These deals should sound too good to be true, and they are. They can irreparably harm you, your reputation, and your standing on WordPress.org. Our reaction, when we see it, is to remove the plugin and revoke all SVN access from the developers involved. We don’t always restore access, especially if we feel you may fall for such a scam again or your online behavior is inherently insecure.
I know some of you are reading this thinking “Who falls for stupid stuff like that!” and the reality is anyone. All it takes is one mistake, one moment where you’re not thinking all the way through, and you’ve shot yourself in the foot.
There are some simple tips you can take to protect yourself.
- Never let anyone else use your SVN account. If you work with a team, everyone should use their own account. This will help you track changes too.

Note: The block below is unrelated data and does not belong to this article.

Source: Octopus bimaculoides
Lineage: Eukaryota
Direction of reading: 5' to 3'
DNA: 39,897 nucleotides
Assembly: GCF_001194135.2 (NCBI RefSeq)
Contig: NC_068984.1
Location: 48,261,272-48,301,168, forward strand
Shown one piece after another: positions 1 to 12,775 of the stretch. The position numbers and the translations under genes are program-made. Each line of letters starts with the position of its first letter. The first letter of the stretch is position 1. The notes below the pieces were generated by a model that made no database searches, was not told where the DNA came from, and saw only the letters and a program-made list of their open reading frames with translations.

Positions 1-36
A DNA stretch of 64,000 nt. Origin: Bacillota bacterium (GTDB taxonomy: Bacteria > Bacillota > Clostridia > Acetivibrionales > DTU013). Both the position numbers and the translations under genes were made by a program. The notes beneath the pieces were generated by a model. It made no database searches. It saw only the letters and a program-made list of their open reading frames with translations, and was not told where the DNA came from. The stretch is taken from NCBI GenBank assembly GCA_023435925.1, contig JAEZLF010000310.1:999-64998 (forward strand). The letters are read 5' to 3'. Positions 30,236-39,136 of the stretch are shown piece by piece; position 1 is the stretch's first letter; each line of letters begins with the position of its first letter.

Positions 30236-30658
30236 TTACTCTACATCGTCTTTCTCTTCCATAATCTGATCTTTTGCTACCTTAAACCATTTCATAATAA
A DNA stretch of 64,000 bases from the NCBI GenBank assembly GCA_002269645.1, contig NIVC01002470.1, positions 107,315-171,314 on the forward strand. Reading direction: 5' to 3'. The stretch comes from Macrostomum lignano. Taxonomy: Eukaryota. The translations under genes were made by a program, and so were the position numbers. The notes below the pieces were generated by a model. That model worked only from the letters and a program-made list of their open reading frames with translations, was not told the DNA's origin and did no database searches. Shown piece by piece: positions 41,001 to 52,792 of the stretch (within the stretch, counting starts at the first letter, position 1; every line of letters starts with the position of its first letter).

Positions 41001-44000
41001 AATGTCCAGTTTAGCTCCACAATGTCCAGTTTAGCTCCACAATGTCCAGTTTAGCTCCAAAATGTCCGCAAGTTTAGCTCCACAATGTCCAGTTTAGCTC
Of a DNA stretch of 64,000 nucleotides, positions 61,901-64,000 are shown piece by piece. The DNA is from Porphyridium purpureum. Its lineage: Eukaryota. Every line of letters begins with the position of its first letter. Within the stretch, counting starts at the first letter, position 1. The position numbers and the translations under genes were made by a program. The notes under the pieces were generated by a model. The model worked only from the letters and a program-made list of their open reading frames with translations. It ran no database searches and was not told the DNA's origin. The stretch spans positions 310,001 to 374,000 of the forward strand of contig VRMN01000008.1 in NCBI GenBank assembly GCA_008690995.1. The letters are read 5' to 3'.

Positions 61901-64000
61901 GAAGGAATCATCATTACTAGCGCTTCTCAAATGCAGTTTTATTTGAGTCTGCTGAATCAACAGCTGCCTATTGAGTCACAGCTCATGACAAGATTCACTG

- Look up the people. Check that they seem legit. Are they using
wordpress in their domain name (which you know is not permitted)? Do they already have any plugins? Are they active in the community?
- What other kinds of plugins do they own? If the plugins are all over the place, ask yourself: Why would they want MY plugin? Companies that make a grab for a lot of different plugins are often trying to find ones with a high user count in order to spam.
- Preview the code. Never add anything you’re not 100% sure is safe. If the code that gets added has links that look like
http://api.wp' . '-example.com/api/upd' . 'ate or
'ht'.'tp://wpcdn.example.com/api/update/ then it’s not trustworthy (those aren’t the real URLs).
- Does the email look like a form letter? WordPress is such a small community that people generally reach out like human beings. If someone’s spam-blasting a form, it’s sketchy.
- Check spelling and grammar. If it’s `Wordpress` with a lower case P, or `JetPack` with an uppercase one, it might just be an innocent mistake, but it might not. Businesses should care about these things. After all, you do.
Above all, if you see something, say something. If you get an email like that, forward it on to
email@example.com with as much information as possible. We would love to see some code samples, for example, as we can add it to our scan routines.